As a kid I was terrified of swimming.
Looking back, this fear was not irrational.
I grew up in Iowa, a good 2000 miles from any sizeable body of water. There was no swimming pool in my hometown, and our creek was downstream from the sewage treatment plant. “Treatment” was just part of the name.
Even our baths were taken in a claw foot tub with only 2 inches of water allowed per five boys.
So it was no surprise that my first exposure to swimming lessons at age 7 was traumatic.
One chilly May morning I was put on a school bus with strangers for a 30-minute ride to the nearest public pool. Upon arrival, we were herded into a cold dressing room (there was no roof) for a colder shower.
I was 7 years old, with two-tenths of an inch body fat, and had never taken a shower in my life. I remember physically shaking. It literally took my breath away, if I could have drawn a breath through blue lips.
In the pools of those days even the shallow end was three foot deep. We marched out and plunged in. The first thing our “certified” high school instructor told us to do was stick our heads under water.
So here I am, a terrified, freezing, shivering child, surrounded by strange kids, in deep water for the first time in my life, and told by a teenager to dive under. I remember dipping my chin in the water for one second then jumping up spluttering and shaking.
I just couldn’t do it. All around me, the other kids were like sea otters. Laughing, diving, paddling, kicking. I sat on the edge of the pool the rest of that dreadful morning, and all subsequent ones.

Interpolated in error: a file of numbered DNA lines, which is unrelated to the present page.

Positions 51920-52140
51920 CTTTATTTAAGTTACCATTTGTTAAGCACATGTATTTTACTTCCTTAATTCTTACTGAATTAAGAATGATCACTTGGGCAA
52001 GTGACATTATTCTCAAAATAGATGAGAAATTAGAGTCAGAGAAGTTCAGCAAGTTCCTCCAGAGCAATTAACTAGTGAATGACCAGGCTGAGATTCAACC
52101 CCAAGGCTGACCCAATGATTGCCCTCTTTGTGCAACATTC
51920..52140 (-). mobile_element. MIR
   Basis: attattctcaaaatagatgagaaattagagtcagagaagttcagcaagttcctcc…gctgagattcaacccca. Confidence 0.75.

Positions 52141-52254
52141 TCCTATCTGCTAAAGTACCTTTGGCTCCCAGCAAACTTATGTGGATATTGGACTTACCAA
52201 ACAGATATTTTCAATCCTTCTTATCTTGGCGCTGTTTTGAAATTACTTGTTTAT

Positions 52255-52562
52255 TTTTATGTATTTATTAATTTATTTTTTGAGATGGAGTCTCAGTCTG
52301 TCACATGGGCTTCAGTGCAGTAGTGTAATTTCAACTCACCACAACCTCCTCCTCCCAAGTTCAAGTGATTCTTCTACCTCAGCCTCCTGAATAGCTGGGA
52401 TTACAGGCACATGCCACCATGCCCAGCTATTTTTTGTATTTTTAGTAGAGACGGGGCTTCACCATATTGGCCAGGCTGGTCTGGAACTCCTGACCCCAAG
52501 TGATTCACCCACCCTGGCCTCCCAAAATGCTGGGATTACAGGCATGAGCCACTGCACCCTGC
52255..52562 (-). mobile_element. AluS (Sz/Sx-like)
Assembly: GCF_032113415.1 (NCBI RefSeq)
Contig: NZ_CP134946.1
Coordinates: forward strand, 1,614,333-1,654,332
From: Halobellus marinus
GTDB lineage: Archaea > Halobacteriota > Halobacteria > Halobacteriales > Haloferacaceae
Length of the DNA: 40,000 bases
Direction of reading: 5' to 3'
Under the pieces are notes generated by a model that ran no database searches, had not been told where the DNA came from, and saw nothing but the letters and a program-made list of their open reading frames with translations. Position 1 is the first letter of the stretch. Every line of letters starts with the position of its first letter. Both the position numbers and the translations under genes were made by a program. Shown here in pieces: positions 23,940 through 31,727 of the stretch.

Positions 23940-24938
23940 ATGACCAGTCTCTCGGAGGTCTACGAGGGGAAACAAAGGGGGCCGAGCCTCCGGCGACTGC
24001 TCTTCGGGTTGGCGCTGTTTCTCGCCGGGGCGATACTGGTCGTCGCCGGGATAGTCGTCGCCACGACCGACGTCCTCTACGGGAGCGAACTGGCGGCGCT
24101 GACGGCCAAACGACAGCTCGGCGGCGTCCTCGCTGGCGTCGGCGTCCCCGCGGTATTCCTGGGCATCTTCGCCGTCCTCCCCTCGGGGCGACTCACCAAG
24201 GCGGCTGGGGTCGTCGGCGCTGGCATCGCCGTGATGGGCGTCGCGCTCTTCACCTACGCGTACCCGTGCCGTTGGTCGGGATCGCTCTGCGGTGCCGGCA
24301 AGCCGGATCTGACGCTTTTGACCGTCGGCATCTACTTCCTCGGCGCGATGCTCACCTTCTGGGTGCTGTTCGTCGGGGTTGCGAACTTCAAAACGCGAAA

I was so traumatized by the ordeal, the next May I would rush home after school trying to intercept the newspaper so my parents wouldn’t know when lessons were scheduled.
In the end, they didn’t force me to return, and fear of water was ingrained.
But I didn’t want to go through life that way. I remember finding my dad’s old Navy training manuals, and reading the section on how to swim. I was intrigued by this stroke called the dog paddle, which offered the amazing feature of not having to put your head under water. I wanted to try it, but had no access to pool or pond. I would even practice submerging my head in a water-filled 5-gallon bucket, before 5-gallon buckets came with a warning not to do that.
Fast forward to junior high. One spring day I came home from school and mom was waiting for me at the kitchen table. She had found an instructor in another town who could give me private swim lessons. Deep down, I really did want to get over my fear. I agreed to try.
It was amazing. The instructor, a lovely young woman, was positive and understanding. Each week, mom would drop me at the private club pool and go visit her mother. By the end of the first lesson, I was dog paddling! Over the summer I learned to tread water, submerge my head, swim across the pool and back, and even open my eyes underwater. It felt like having superpowers.
I’ve gone on to swim in the Great Lakes, two oceans, algae-ridden ponds, and Olympic-sized swimming pools, although I still can’t do a decent crawl.
But the abiding memory from this experience is that my mom made it happen, just for me, one on one, with no tolerance for teasing from my siblings, and no judgment.
That’s what moms do.